In 2012, we went interactive, focused more on critical thinking, and expanded my participation to two class meetings, giving us the opportunity to expand in depth. The first time I addressed the students, we covered the nuts and bolts of our discovery system--the recent makeover of our catalog that allowed them to find books and articles. They were again allowed to pick their topic, but instead of a photo of a single book in the stacks, the professor had them find and cite nine sources: three books, three articles, and three websites.
The instructor had also required the students to purchase remote voting devices commonly called “clickers” to allow the students to weigh in, multiple-choice-style, on class topics. For the second session, students were asked use the clickers to rate various types of sources or source characteristics on a “spectrum of reliability” both in their own experience and along with a librarian/professor “live” discussion of academic resources such as trade articles, peer-reviewed articles and architecture firm websites. This was a crucial step towards imparting the lifelong skill of critically evaluating information sources.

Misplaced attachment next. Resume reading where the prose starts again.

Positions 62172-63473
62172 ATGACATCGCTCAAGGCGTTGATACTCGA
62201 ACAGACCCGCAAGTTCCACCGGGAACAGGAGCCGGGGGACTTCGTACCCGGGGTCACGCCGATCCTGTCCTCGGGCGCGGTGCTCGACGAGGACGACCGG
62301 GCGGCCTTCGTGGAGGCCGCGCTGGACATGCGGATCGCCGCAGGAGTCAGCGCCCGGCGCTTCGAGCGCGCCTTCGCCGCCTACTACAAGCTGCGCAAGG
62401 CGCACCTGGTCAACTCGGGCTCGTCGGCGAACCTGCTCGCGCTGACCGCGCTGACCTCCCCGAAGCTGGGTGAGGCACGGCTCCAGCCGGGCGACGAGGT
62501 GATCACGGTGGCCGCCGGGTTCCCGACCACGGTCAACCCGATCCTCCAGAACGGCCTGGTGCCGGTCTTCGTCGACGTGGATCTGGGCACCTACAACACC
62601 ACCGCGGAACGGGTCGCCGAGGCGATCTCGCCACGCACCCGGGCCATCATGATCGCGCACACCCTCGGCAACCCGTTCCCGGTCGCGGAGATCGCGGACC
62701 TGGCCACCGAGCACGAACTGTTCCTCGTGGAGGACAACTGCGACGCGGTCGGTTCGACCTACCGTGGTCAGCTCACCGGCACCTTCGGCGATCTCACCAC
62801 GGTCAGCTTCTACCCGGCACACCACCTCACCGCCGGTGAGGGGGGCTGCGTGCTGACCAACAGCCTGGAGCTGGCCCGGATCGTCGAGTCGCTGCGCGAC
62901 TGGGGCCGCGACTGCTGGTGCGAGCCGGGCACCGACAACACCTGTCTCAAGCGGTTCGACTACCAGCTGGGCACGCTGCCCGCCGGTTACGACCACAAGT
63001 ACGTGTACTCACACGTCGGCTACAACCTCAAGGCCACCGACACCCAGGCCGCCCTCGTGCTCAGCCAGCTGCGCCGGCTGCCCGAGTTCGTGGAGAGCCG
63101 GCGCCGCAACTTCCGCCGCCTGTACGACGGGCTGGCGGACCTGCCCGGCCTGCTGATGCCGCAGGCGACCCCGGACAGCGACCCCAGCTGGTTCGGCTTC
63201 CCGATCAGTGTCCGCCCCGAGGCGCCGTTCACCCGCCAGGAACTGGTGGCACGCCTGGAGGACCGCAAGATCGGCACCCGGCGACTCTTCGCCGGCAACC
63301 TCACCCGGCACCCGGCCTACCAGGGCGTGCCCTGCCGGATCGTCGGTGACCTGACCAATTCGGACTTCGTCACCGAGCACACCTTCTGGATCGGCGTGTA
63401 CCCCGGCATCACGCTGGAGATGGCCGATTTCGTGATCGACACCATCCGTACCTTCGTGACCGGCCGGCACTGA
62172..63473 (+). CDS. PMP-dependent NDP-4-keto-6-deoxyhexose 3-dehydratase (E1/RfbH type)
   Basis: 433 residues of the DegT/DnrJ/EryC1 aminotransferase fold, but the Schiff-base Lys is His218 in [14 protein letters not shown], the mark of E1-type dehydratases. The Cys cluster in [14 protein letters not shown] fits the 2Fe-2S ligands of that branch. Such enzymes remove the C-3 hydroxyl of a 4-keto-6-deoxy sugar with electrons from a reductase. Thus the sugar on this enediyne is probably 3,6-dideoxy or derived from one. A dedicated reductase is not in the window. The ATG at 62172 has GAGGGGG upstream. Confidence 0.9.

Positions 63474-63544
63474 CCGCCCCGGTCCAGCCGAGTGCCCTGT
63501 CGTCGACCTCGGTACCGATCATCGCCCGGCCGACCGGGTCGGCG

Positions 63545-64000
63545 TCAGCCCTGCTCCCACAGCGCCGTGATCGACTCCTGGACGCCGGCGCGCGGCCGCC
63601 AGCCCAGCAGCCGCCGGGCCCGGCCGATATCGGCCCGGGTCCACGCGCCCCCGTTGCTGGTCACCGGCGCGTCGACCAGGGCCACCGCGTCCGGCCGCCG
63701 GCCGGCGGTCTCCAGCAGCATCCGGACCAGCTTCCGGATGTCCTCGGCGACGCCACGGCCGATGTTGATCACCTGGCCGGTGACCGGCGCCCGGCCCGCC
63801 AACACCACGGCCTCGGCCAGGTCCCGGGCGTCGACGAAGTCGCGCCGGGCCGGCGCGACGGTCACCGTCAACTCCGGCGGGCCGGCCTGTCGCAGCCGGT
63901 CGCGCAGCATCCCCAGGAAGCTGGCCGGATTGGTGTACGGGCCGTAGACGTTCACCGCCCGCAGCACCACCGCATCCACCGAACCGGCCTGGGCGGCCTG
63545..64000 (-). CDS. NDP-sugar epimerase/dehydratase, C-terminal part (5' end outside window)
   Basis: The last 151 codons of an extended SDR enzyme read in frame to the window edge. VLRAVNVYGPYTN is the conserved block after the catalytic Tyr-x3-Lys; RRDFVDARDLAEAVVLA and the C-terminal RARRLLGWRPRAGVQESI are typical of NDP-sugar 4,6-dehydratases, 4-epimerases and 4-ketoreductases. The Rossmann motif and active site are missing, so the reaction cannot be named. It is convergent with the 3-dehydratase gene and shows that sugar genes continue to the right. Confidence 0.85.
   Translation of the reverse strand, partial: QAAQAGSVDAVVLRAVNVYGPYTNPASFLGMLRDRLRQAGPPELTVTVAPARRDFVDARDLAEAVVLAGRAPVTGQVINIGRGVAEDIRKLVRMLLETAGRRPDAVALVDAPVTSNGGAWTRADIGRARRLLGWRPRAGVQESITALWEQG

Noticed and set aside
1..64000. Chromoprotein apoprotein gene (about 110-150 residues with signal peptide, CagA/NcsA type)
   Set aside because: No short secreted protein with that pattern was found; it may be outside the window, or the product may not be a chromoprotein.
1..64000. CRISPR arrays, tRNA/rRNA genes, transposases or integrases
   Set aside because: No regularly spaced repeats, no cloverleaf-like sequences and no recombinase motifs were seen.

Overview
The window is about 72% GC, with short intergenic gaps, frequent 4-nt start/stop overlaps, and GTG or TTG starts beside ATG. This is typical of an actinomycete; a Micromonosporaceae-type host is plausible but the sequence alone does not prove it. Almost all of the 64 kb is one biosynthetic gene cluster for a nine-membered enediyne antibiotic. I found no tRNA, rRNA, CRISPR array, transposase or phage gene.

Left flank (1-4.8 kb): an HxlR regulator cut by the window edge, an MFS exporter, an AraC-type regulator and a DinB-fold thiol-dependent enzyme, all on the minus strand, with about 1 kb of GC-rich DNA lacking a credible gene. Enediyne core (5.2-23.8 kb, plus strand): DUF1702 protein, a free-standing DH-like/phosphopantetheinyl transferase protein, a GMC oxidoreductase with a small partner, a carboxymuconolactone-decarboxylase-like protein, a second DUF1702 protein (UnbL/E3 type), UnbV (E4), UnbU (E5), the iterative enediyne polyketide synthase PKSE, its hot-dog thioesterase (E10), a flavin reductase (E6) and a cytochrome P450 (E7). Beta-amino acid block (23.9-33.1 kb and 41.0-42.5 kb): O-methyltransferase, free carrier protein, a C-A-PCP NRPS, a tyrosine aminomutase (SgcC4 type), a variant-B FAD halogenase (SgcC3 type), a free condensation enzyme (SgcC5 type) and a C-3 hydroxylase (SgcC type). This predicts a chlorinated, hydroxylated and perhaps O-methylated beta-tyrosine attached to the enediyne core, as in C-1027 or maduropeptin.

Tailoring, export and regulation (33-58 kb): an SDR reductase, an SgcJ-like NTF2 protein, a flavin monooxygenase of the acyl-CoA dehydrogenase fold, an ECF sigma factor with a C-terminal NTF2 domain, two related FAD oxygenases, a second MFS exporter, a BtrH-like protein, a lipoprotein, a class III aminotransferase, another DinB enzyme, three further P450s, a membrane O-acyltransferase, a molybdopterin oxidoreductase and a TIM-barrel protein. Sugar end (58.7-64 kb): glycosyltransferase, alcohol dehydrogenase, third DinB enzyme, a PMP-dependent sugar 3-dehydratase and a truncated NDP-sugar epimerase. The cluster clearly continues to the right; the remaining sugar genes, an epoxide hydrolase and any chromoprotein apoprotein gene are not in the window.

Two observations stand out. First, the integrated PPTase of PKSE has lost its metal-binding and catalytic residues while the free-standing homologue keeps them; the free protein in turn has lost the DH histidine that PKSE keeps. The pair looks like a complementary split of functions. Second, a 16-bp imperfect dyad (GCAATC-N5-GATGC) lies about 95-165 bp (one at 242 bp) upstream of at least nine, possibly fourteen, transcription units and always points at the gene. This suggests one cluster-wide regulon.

Visual representation of the results of the “spectrum of reliability” interactive exercise.
Last year, with a third completely different assignment, we were able to ramp up the depth of real-world source evaluation even as I was again limited to one class visit. This time, students were asked to role-play and engage as a team in local mock-planning projects, representing either the city, the public, expert consultants or the design team. I took the opportunity to focus most of the hour on explaining the clues, characteristics of and differences between the range of reliable sources their role-playing might lead them to encounter, including academic, professional, government documents as well as free information found via search engines. For example, the city might look at the general plans of other, similar cities, consultants may study more of the peer-reviewed literature, the public might start with free, web-based information and the design team may look at a little of everything. I incorporated diagrams and images to illustrate universal concepts such as “stakes” and “biases” as they relate to the professions. To illustrate stakes, I compiled the images on an “information timeline” using photos to illustrate that immediate Google results are adequate for settling pop culture debates but as the responsibilities and consequences of one’s professional life increase, so should the quality of the resources one consults. For biases, I used the classic blind men and the elephant story.